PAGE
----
Do you have any idea how many hours I have spent on 33 words? It was Sunday. We were eating eggs with peppers and cheese and sausage.
Kind of, but you seem to enjoy it.
No, it’s making me crazy.
I had written before church, I wrote on the way to church, I wrote in the car after church as my husband put our groceries in the trunk and returned the basket to the grocery store. And I was writing, right then, as we talked and read the paper
But you keep at it. You are always remaking yourself.
I had to think about that. I had heard that before…from my dance teacher when I said I was applying to the School of Architecture. That was not long after my divorce, I had to remake myself. Now, not so much. Now, I just have this compulsion to capture things—my photographs in words.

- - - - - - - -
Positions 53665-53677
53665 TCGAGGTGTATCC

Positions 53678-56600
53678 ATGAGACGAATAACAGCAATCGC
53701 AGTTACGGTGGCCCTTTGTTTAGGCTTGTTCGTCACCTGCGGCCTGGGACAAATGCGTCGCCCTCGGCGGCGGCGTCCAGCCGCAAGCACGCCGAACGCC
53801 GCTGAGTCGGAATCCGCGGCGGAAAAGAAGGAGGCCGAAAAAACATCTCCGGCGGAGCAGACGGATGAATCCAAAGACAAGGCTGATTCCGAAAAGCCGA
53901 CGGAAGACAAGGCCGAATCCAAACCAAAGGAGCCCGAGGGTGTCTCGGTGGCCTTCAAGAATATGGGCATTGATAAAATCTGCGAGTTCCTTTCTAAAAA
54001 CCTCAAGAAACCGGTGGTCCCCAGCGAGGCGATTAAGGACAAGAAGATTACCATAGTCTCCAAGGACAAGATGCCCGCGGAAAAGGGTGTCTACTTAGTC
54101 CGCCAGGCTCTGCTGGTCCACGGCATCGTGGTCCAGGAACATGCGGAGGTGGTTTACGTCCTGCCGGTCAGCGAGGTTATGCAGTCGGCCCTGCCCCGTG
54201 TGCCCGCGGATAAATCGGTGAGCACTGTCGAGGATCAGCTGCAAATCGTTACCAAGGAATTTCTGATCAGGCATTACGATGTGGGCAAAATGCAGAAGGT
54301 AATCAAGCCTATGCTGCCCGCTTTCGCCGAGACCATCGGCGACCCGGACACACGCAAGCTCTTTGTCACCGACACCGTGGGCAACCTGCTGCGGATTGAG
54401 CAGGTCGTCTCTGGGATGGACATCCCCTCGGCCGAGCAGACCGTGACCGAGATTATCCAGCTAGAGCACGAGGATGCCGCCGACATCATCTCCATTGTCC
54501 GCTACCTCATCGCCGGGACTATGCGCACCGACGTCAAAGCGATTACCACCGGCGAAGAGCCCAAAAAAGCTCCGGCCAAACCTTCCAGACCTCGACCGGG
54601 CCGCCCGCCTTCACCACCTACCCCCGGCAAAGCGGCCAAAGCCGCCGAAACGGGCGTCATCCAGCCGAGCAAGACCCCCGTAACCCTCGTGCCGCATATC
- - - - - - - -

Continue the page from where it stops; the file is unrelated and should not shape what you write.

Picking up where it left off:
After you lose people you love, you hold onto what you can. So much of what I once overlooked I now notice—like things not appreciated until they are gone. I write about them, to keep them with me.
In the subzero temperatures of my walk later that afternoon, the snow plowed sidewalk was a mirror of the frozen lake—the checkered gray textures patterned themselves on water just as they had on the cement. I noticed that. One was full, the other stripped.
The spindly stalk of dried weed, intricate in its golden threaded finery, was regal against the backdrop of snow at dusk.
I walked on. Emotions edgy, thoughts scattered. Fatigue had flattened my senses. No words came. Toes frozen in pain, I picked up the pace and stopped observing.
That night, I kept returning to the words I had strung together, restrung and restrung them—my 33 words. Later that night I stopped the nonsense and posted them. To keep them with me, like 33 little friends…or 33 little enemies.